We copied a big 8GB file from the HC2 to the PC via a Samba connection. This resulted in a download speed of around 110MB/sec. The upload speed was measured at around 95MB/sec. The transfer speed is very close to the high-end commercial NAS product in the market. The ODROID-HC2 is a great solution to make a DIY personal Network Storage Server.

Figure 5 – Test results for copying data to and from the ODROID-HC2 using Samba via Gigabit Ethernet

Specifications

CPU Samsung Exynos5422 ARM® Cortex™-A15 Quad 2.0GHz/Cortex™-A7 Quad 1.4GHz
DRAM Memory 2Gbyte LPDDR3 RAM PoP (750Mhz, 12GB/s memory bandwidth, 2x32bit bus)
GPU Mali™-T628 MP6 OpenGL ES 3.1 / 3.0 / 2.0 / 1.1 and OpenCL 1.2 Full profile
HDD / SSD SATA interface JMicron JMS578 USB 3.0 to SATA Bridge with UAS capability to archive over ~300MB/sec transter speed 3.5inch or 2.5inch HDD/SSD can be installed. Some HGST/WD HDD mechanical holes are not compatible with HC2.
Micro-SD Slot UHS-1 compatible micro-SD slot up to 128GB/SDXC
USB2.0 Host HighSpeed USB standard A type connector x 1 port
LEDs Power, System-status, SATA-status
Gbit Ethernet LAN 10/100/1000Mbps Ethernet with RJ-45 Jack ( Auto-MDIX support)
Power Input DC Barrel Jack Socket 5.5/21.mm for 11~13 Volt input (12V/2A Power supply is recommended)
System Software Ubuntu 16.04 + OpenCL on Linux Kernel 4.14 LTS Debian, DietPi, OMV and other Linux distributions are available too. Full source code is accessible via our Github.
Size 197 x 115 x 42 mm (weight: 361gram)

Figure 6 – The ODROID-HC2 is stackable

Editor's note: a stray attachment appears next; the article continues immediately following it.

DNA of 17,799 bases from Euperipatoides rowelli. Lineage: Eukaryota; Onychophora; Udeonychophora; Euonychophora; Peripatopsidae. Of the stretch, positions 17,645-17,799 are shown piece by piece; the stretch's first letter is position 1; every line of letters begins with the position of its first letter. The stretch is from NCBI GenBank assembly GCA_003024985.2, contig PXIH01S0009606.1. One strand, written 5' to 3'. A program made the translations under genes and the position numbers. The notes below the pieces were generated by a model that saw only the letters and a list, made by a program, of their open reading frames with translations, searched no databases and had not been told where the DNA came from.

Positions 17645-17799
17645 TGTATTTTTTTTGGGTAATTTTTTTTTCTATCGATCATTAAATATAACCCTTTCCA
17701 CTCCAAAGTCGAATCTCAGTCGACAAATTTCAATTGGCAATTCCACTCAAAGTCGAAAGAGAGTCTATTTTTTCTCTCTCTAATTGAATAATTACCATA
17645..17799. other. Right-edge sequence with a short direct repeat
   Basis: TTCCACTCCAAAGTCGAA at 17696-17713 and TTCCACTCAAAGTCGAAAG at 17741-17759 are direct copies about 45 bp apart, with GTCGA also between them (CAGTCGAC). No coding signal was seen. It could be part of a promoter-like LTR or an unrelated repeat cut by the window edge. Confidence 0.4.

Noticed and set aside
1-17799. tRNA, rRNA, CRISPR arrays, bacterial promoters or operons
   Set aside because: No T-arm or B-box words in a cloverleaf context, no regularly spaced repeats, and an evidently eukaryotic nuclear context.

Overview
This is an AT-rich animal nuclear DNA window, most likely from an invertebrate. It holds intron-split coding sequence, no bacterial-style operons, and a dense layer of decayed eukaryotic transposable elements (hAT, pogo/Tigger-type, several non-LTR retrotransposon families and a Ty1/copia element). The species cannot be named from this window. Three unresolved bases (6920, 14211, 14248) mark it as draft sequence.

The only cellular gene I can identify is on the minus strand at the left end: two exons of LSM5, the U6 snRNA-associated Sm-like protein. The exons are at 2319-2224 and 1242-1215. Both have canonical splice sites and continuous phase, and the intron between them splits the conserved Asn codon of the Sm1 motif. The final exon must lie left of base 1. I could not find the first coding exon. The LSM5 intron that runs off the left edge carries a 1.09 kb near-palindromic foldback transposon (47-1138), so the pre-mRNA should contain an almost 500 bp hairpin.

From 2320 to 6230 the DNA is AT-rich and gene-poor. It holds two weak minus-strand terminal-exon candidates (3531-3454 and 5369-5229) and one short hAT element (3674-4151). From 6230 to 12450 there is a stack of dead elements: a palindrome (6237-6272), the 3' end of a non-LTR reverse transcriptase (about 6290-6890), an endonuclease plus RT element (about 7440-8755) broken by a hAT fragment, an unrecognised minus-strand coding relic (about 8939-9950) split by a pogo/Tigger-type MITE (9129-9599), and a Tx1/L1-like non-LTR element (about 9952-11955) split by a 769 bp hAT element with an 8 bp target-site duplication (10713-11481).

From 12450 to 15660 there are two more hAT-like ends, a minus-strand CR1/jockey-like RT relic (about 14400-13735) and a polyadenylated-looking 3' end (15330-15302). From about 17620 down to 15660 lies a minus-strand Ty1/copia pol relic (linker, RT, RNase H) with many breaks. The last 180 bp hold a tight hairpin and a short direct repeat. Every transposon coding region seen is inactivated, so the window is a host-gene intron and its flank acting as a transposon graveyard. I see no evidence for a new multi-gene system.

Figure 7 – The ODROID-HC2 was tested with various 3.5inch drives as well as 2.5inch storages

For more information and technical details about the ODROID-HC2, please visit the ODROID_HC2 product page at http://www.hardkernel.com/main/products/prdt_info.php?g_code=G151505170472.

Using SquashFS As A Read-Only Root File System

This guide describes the usage of SquashFS. SquashFS (http://goo.gl/WT6Lxf) is a compressed read-only file system for Linux on ODROID-XU4 based system series like the HC1, HC2, MC1 and XU3. RootFS (http://goo.gl/LMVjzS) corruption rate after power failures will be significantly reduced because SquashFS is a very robust file system. Note that a properly working built-in SquashFS is available in Kernel 4.14.5-92 or higher.

Preparation

You need to prepare a bootable microSD card or eMMC module with an Ubuntu minimal image. For instructions on how to write images to a card, refer to the flashing-tools Wiki at http://goo.gl/FNRzAk. This guide assumes use of a microSD card.

Installation

You can install the squashfs-tools on your ODROID-XU4 system. It is the tool for creating squashed file systems.

$ sudo apt install squashfs-tools

Creating squashed root file system image

The following steps are required to create the squashed root file system image:

  • Removal of the auto-resize script
  • Editing /etc/rc.local and removing auto-resize feature
  • Editing /etc/fstab and removing the root mount option
  • Using mksquashfs for creating read-only root file systems

$ sudo rm /media/ck/rootfs/aafirstboot
 $ sudo cat /media/ck/rootfs/etc/rc.local
 #!/bin/sh -e
 #
 # rc.local
 #